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10 highlights from the redacted Mueller Report

The so-called Mueller Report, released today, reveals "does not conclude that the president committed a crime [but] also does not exonerate him." (Image courtesy of CNN)

After 22 months of investigation, the Mueller Report was finally released to the public. Getting through it, though, isn’t exactly an easy task. The full report is 448 pages long, and filled with black streaks of redacted information that we may never get to see.

Still, as journalists in the KSL Newsroom and around the world dive into this behemoth of a report, there are a few highlights we can read that shed a fascinating light into the presidential investigation that’s already made history.

1. Trump called Mueller’s appointment “the end of his presidency”

President Donald Trump

President Donald Trump, photographed on March 13, 2019, inside the Roosevelt Room. (Photo: AP Photo / Evan Vucci)

When Trump learned of special counsel Robert Mueller’s appointment, according to the report, he cursed out loud and told Attorney General Jeff Sessions: “Oh my God. This is terrible. This is the end of my Presidency.”

Trump’s frustration wasn’t exactly an admission of guilt, however; instead, the president appears to simply have been frustrated that he was being investigated at all. According to the report, he told Sessions: “Everyone tells me if you get one of these independent counsels it ruins your presidency. It takes years and years and I won’t be able to do anything. This is the worst thing that ever happened to me.”

2. Trump asked his staff to find Clinton’s e-mails

Hillary Clinton

Former Presidential candidate Hillary Clinton. (Photo: Mary Altaffer/AP Photo/File)

Before Wikileaks leaked Hillary Clinton’s e-mails, Trump allegedly asked his campaign members to get ahold of them. According to former National Security Adviser Michael Flynn’s statement in the report, Trump repeatedly asked his staff to “find the deleted Clinton e-mails.” Flynn claims that he personally contacted multiple people in an effort to get ahold of them.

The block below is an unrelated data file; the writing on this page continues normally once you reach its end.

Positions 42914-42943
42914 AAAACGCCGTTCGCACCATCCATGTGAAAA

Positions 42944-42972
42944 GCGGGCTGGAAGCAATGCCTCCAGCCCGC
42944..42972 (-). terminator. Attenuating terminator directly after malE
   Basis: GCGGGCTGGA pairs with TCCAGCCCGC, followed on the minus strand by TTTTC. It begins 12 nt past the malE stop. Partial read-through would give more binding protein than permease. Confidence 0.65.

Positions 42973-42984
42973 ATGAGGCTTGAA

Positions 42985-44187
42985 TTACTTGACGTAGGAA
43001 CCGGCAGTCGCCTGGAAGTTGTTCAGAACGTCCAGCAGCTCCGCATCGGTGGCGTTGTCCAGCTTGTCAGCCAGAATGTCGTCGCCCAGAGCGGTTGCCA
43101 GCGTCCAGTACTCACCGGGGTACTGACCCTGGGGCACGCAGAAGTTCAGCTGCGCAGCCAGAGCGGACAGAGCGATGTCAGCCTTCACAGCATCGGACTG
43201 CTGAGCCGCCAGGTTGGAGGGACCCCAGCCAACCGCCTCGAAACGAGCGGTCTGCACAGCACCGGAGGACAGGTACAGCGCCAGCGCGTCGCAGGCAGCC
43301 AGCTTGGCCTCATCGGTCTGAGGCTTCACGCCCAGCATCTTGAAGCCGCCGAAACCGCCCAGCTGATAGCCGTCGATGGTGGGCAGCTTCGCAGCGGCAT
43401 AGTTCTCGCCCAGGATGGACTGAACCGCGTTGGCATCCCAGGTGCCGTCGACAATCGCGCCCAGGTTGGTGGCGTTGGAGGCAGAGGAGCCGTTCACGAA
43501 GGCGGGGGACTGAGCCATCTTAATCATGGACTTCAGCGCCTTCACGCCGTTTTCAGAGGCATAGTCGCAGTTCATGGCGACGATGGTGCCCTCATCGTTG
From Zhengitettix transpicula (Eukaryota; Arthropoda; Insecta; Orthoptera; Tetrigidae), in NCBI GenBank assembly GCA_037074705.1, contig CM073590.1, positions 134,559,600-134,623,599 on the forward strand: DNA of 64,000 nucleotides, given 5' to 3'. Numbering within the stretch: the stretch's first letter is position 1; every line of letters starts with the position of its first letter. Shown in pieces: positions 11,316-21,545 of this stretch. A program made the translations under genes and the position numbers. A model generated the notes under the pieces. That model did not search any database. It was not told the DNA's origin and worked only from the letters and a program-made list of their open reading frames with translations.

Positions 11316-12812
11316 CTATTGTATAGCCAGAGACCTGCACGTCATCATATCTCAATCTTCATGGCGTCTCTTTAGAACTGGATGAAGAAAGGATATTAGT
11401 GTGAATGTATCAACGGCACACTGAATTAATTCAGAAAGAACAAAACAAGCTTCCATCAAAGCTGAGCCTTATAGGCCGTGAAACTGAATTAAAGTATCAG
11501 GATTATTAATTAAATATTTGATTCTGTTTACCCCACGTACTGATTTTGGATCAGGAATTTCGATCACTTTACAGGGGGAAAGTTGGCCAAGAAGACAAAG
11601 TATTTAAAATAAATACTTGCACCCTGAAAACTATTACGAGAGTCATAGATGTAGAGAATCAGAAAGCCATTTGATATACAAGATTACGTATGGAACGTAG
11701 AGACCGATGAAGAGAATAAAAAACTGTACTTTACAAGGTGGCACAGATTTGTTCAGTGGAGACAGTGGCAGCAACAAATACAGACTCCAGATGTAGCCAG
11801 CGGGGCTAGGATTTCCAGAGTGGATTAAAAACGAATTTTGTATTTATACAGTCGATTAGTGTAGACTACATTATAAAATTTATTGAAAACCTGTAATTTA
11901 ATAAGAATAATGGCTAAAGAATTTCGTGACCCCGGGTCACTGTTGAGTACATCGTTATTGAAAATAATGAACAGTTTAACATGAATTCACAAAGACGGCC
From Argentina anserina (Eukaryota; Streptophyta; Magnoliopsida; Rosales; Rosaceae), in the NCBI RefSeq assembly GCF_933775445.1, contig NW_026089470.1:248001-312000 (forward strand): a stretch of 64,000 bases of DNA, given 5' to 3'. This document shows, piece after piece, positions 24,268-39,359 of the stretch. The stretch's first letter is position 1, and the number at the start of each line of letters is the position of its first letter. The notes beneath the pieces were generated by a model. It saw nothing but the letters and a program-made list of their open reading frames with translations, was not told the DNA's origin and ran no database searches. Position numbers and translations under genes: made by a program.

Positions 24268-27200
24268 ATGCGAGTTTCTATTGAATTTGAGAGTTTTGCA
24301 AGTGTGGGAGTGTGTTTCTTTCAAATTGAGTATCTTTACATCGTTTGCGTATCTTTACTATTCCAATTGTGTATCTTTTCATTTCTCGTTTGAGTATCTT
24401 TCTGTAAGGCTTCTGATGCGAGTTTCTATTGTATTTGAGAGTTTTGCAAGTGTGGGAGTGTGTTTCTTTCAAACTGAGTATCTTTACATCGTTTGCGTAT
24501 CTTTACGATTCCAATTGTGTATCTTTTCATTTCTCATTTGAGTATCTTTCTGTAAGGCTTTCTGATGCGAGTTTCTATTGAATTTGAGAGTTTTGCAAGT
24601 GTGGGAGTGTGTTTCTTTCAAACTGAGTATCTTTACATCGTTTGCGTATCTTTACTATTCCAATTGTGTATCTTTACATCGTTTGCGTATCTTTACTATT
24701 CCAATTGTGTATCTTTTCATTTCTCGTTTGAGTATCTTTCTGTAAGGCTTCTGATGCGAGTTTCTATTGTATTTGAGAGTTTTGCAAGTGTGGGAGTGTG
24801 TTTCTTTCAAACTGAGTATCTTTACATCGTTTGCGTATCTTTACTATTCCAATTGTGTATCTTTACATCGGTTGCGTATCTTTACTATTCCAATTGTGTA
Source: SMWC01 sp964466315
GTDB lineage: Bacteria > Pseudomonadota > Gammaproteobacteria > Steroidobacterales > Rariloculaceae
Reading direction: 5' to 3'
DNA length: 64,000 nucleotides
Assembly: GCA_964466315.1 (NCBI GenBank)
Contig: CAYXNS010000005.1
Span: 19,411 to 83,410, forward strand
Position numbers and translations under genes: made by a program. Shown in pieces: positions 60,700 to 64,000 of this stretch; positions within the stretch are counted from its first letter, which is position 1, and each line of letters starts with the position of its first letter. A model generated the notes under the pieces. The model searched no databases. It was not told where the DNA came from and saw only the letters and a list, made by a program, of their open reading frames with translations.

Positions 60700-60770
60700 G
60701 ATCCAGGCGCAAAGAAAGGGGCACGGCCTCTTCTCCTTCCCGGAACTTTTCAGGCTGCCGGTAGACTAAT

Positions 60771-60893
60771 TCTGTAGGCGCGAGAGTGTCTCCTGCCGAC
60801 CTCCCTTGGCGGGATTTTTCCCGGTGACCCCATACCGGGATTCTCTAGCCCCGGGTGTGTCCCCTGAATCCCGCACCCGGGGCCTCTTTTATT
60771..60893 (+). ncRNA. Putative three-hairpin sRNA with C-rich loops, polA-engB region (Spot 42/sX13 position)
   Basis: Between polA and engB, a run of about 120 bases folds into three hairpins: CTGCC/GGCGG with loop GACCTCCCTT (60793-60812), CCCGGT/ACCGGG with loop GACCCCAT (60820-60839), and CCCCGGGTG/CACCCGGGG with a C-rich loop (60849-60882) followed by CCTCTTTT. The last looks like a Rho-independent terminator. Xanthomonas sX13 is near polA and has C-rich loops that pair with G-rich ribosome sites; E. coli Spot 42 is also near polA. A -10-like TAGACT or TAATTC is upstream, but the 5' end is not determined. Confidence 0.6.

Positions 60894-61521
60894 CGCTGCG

The report does not appear to conclude, however, that the Trump campaign was Wikileaks’ source for the e-mails.

3. Trump obscured the purpose of his son’s Russian meeting

Donald Trump Jr.

President Donald Trump’s son, Donald Jr. (Photo: AP Photo/Carolyn Kaster)

According to the report, Donald Trump Jr. arranged a meeting with a Russian lawyer linked to the Kremlin on June 2016 on the promise that they would be given information damaging to Hillary Clinton’s campaign. The president, according to report, deliberately obscured the purpose of the meeting, later directing White House adviser Hope Hicks say to tell the press that the meeting was “about Russian adoption.”

Trump Jr., the report alleges, ordered Hicks to change that statement to say that it was “primarily” about adoption, telling her through a text message: “If I don’t have it in there it appears as though I’m lying later when they inevitably leak something.”

4. Mueller believes that Julian Assange obscured his source

Julian Assange

Wikileaks founder Julian Assange, photographed on May 19, 2017. (Photo: AP Photo/Frank Augstein)

Mueller appears to believe that Wikileaks’ founder Julian Assange actively spread misinformation to obscure the source of Hillary Clinton and John Podesta’s leaked e-mails.

The report discusses statements from Assange that appear to imply that murdered DNC staffer Seth Rich was the source of the e-mails. Assange, during an interview with Fox News, stated: “We’re not saying that Seth Rich’s death necessarily is connected to our publications… But if there is any question about a source of WikiLeaks being threatened, then people can be assured that this organization will go after anyone who may have been involved in some kind of attempt to coerce or possibly, in this kill a potential source.”

This statement, Mueller writes in his report, was a “apparently designed to obscure the source of the materials.” The unredacted portions of the report do not, however, clarify his evidence.

5. Wikileaks asked Donald Trump Jr. to promote the leaked e-mail

Wikileaks Twitter

Donald Trump Jr., the Mueller Report alleges, communicated with Wikileaks over Twitter. (Image: Wikileaks / Twitter)